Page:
While all parts of our society have been affected in differing ways by the coronavirus pandemic, it has had an especially devastating impact on small businesses and nonprofit agencies.
That’s why it was a good move for the Jefferson County Commissioners to approve the creation of the Jefferson County COVID-19 Small Business-Nonprofit Emergency Relief Grant Program.
Under its program, the county will use up to $1 million in money it has received from the federal Coronavirus Aid, Relief and Economic Security Act to provide grants of up to $10,000 to eligible small businesses and nonprofit agencies in the county that successfully complete an application process.
Thursday’s decision to go forward with the local program came after several weeks of discussion among the commissioners, county Auditor E.J. Conn and the Jefferson County Chamber of Commerce. It is money that is designed to help area businesses survive until they can get back on solid ground, according to Tricia Maple-Damewood, president of the chamber of commerce.
It is open to businesses in the county that have 25 or fewer employees and an annual revenue that in 2019 did not exceed $2 million as well as certain types of nonprofit groups. Entities that apply must be able to show documentation of revenue loss or an increase in expenses due to COVID-19. Applications, which can be found online at the websites of the auditor and chamber, will be reviewed by a panel that includes representatives from the auditor’s office and chamber. The application period opened at 9 a.m. today and will continue through midnight on Nov. 29.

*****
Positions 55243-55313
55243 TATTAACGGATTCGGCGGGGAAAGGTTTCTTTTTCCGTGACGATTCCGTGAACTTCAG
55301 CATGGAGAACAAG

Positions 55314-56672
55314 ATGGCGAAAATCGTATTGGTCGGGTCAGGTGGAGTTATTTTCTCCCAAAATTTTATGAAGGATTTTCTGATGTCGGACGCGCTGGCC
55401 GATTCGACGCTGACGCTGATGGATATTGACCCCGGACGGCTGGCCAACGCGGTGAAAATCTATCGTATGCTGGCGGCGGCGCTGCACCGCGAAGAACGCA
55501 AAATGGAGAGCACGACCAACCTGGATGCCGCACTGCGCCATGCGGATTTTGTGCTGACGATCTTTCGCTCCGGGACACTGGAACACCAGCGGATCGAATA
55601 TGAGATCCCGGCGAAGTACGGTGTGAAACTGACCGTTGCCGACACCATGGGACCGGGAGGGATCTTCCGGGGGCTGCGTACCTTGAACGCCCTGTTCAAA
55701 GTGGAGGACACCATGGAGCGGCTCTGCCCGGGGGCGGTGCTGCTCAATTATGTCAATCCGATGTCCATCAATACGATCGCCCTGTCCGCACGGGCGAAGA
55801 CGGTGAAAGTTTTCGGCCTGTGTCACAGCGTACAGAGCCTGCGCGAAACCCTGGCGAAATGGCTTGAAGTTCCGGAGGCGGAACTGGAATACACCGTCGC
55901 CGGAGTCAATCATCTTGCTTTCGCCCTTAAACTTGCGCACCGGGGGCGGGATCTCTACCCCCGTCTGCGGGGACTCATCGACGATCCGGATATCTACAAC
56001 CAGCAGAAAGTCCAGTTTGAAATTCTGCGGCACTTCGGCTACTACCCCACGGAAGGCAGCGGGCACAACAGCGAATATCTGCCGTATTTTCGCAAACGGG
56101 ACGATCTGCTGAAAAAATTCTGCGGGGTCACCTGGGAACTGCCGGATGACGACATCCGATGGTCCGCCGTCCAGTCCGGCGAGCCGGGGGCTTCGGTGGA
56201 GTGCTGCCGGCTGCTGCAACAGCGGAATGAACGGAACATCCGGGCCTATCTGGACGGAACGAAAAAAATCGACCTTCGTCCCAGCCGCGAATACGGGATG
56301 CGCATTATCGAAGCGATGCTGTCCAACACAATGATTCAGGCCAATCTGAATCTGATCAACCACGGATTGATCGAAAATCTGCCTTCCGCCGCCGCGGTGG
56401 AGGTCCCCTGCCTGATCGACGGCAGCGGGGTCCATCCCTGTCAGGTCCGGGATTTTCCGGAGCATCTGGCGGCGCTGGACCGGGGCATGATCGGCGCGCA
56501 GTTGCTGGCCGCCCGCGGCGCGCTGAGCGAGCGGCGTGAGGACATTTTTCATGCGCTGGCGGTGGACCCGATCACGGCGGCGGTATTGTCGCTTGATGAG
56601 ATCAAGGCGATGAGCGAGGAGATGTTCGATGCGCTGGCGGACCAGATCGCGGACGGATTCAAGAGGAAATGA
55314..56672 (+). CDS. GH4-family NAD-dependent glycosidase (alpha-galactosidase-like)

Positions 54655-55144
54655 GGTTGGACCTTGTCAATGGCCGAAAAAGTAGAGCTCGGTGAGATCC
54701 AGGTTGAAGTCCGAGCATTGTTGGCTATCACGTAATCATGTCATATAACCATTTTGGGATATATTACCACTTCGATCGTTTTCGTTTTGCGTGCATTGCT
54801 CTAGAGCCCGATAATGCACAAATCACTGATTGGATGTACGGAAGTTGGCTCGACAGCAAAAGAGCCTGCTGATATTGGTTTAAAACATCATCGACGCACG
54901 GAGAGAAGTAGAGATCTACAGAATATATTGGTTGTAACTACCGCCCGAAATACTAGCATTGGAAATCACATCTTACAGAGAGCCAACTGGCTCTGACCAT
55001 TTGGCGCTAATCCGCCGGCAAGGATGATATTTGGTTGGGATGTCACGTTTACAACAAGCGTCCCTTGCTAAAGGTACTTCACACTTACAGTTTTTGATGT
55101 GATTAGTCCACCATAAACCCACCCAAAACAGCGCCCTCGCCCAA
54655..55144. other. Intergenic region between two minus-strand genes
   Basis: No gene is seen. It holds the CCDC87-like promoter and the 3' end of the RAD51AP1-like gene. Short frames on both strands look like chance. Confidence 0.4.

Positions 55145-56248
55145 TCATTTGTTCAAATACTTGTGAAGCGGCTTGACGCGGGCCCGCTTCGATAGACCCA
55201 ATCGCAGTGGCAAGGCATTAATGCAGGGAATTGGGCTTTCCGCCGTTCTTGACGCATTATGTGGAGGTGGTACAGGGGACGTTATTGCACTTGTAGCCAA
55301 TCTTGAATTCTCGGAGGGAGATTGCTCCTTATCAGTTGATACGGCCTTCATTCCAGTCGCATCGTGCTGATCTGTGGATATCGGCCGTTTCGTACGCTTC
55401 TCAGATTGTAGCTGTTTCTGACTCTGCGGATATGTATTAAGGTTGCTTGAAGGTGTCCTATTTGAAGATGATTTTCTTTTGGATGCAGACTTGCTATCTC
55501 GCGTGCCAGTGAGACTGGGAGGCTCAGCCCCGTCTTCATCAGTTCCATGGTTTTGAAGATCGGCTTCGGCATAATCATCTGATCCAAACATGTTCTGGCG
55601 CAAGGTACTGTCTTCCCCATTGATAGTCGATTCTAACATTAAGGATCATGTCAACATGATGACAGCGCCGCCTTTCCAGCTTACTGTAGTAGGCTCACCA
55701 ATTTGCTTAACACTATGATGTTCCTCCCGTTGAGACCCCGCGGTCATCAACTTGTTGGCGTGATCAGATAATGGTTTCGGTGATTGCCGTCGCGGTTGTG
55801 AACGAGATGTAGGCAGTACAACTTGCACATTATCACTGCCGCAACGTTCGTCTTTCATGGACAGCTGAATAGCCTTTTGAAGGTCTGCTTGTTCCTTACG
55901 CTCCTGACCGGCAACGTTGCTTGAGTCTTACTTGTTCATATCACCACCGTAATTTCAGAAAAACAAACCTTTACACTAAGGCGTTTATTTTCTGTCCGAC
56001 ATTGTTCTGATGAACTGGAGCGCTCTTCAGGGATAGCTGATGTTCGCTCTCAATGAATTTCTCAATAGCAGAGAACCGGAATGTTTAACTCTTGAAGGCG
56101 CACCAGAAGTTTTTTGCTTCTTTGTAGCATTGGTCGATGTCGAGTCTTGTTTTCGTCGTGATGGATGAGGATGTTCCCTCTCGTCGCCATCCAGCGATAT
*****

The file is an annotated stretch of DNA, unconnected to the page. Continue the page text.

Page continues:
Approval of the county-chamber plan came just one day after members of Steubenville City Council said they were looking to put a similar program into place that would use some of the city’s C.A.R.E.S. Act money to help nonprofits. If council members sign off during Tuesday’s meeting on the emergency ordinance that was sunshined Wednesday night, nonprofits will be able to apply for grants that will be distributed on a first-come, first-served basis.
Both programs are examples of good use of money that is coming from the C.A.R.E.S. Act, which was designed to provide economic assistance for American workers, families and small businesses while helping to perverse jobs in American industries. They come at an important time, as some businesses, including those that specialize in food and entertainment as well as some retailers, are continuing to struggle.
Though they might differ in scope and reach, the city’s proposal and the collaboration among the commissioners, the auditor’s office and the chamber will offer help to area residents who count on the work done by nonprofits, as well as extend assistance to businesses that serve area customers and provide jobs to area residents.
That’s the type of help the C.A.R.E.S. Act was designed to provide.